For Zipline Logistics, working with high-quality partners is a part of its commitment to customer service. The 3PL has incorporated into its customer reporting metrics the Federal Motor Carrier Safety Administration’s Compliance, Safety, Accountability (CSA) scores for the carriers Zipline selects on the shipper’s behalf.

"Choosing the right carriers to work with is critical," says John Rodeheffer, a partner at Zipline. "It’s important that they be quality providers of both equipment and service."

4. Ensure an internal 3PL infrastructure that emphasizes and rewards customer service. Many 3PLs credit technology with enabling the processes they need to ensure each shipper receives the expected customer service levels. Systems help employees track the services each customer expects, and how they’re measured. Technology also enables 3PLs to provide shippers with visibility into KPI compliance at all times.

Continual data gathering and reporting ensures 3PL performance aligns with KPIs. "It drives accountability," says Masco Cabinetry’s Bolden.


Internal culture is also a key factor in providing quality customer service. BNSF, for example, maintains a celebratory environment that recognizes and rewards employees for their customer service efforts. Employees even came up with the company’s tag line: "Yeah, we can do that."

Tracking customer service KPIs enables the 3PL to analyze services provided to an individual customer down to the office level, so others can adopt the best practices used by the location that delivers the best service numbers to that shipper.

Customer service KPIs help Kane Is Able close the loop with internal staff, allowing them to see the direct impact of their services on the 3PL’s long-term relationship with the customer.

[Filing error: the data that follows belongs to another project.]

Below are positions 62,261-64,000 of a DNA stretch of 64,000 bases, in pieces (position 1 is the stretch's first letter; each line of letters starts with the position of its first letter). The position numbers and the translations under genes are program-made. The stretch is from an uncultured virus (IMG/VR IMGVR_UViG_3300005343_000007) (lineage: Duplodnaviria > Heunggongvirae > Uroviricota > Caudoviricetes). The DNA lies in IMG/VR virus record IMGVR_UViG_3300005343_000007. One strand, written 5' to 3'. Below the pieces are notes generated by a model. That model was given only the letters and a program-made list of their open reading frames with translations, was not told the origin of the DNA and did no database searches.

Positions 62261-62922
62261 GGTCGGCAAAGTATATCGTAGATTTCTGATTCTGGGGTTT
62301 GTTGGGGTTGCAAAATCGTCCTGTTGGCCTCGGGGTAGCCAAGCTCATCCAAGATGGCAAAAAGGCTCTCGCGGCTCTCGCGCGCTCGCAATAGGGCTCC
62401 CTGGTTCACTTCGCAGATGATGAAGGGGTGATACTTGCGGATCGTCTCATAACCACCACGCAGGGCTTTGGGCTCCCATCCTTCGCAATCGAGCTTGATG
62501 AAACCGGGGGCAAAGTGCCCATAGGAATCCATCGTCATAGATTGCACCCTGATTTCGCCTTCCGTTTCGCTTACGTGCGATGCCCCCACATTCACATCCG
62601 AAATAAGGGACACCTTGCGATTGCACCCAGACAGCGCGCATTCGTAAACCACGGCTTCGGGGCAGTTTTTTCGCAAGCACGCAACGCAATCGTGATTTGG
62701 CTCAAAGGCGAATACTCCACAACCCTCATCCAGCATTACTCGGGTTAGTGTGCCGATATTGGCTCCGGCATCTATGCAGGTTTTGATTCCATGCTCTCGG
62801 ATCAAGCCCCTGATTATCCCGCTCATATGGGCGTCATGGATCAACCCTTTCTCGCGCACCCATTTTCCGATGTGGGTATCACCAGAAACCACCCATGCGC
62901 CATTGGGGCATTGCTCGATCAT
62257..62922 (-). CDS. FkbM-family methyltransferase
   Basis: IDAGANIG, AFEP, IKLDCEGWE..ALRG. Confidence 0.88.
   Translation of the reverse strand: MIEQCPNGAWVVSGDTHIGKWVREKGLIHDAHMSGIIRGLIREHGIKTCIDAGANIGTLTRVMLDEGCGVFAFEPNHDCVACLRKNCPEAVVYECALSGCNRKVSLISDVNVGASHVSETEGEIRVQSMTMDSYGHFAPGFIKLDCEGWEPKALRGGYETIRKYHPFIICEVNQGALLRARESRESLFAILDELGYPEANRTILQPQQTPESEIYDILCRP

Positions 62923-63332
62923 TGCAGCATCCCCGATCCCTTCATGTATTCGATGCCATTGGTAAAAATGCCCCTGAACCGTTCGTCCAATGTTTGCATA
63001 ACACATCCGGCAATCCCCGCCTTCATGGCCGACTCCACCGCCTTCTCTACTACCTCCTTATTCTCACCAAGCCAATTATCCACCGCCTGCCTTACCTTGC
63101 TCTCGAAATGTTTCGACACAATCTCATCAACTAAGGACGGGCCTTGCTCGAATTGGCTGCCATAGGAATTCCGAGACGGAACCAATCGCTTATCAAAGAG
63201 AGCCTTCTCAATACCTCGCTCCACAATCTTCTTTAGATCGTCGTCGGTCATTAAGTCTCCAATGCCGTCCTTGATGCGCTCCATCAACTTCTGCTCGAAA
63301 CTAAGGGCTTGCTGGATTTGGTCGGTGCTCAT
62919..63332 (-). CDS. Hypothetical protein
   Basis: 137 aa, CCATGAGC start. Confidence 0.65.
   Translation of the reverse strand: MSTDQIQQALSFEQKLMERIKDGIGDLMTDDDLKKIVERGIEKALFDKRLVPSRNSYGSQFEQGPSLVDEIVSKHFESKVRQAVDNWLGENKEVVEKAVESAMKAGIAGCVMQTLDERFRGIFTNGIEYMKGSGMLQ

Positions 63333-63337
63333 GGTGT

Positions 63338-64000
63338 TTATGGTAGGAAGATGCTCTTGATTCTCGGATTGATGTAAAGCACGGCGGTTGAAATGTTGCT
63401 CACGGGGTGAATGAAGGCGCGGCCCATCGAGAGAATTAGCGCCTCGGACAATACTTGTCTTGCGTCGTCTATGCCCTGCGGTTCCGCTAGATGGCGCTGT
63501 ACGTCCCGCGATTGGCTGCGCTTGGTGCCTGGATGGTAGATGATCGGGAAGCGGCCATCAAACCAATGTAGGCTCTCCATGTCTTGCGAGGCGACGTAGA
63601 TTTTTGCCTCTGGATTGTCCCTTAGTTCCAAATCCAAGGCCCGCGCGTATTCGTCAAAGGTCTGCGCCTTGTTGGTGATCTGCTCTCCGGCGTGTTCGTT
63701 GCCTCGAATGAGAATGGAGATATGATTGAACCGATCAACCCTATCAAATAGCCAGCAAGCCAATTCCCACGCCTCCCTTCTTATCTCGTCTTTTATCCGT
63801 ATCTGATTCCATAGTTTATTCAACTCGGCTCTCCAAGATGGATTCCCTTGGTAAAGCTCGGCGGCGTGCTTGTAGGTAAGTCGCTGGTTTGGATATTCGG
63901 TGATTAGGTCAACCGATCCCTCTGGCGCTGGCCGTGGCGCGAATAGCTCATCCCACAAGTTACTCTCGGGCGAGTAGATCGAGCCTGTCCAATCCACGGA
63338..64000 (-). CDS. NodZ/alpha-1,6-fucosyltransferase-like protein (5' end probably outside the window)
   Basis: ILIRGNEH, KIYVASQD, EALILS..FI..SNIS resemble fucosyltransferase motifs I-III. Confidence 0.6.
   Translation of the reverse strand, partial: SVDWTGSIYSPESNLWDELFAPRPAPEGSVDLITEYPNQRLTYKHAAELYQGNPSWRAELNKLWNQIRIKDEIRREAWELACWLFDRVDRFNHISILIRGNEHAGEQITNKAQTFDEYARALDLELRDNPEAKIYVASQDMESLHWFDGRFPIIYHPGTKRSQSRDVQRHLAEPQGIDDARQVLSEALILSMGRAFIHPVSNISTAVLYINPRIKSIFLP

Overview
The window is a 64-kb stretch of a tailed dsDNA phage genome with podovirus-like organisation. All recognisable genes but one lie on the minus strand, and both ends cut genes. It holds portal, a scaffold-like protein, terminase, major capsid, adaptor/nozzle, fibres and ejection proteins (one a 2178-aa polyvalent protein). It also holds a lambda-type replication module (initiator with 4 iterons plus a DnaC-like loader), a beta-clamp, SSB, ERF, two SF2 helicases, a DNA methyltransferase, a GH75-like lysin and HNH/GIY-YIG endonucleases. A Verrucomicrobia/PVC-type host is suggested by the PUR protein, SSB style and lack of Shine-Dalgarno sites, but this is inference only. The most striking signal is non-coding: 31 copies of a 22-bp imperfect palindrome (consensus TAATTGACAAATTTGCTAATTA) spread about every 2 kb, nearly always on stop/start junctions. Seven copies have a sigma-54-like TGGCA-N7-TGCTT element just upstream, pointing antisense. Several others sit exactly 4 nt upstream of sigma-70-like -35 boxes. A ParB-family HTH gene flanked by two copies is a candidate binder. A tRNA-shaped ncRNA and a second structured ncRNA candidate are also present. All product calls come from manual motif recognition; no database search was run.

"Delivering concrete information to an associate is more compelling than simply stating we should perform better," says Buckman. "Associates can see that when they load a shipment, someone else is unloading it, and experiences a real impact if a loading error occurs."

Shippers also look for a culture of continuous improvement. It’s all well and good for a 3PL to address customer service and other requirements at the outset of a relationship, says Bolden, but he also judges 3PLs on their ability to monitor the business and offer ideas to optimize the network as the business changes.

"This allows us to control our freight spend to the best of our ability and be a leader in the industry," he notes.

Excellent customer service has become table stakes for 3PLs offering value-added services. But that doesn’t mean they can always afford to absorb the cost. 3PLs sometimes look for rewards, revenue-sharing opportunities, long-term contracts, or a combination of these when they commit to delivering customer services that have a significant impact on boosting growth or reducing costs for shippers.

Proving the Value

3PD proves the value offered by its post-delivery audit services by determining the potential impact of providing excellent customer service for potential retail clients. It calculates the lifetime value of a customer to that retailer multiplied by preserving the loyalty of half of those who interacted with customer service in a post-audit survey. So if the average lifetime value is $5,000, for example, and of the 2,500 customers providing comments, half are preserved, that represents $6.25 million.

"Many companies are thinking more strategically and long-term," says Dr. Manrodt. "They’re saying, ‘If the 3PL saves money, I save money,’ while 3PLs are saying, ‘If I bring transformation to an organization, I need to get paid for it.’"

A bonus might be tied to a positive assessment of end-customer happiness, he adds.

"Most shippers that take a partnering approach are willing to pay incentives on a few very measurable items," explains UTi’s Feitzinger. "On the other hand, if service providers do not meet some metrics, they also pay a penalty."

Shippers’ interest in these arrangements may be cyclical, depending on economic factors such as available capacity and corporate cost-cutting initiatives. That makes it hard for 3PLs to continue providing high customer service levels—even though 3PLs say shippers’ expectations don’t tend to decline alongside the budget.

In general, however, the supply chain industry is "becoming more focused on defining standards and networks," says UTi’s Younghans. "More performance data is available, which makes more customer service activities possible.

"Companies are differentiating themselves from competitors based on how they interact with customers," he adds.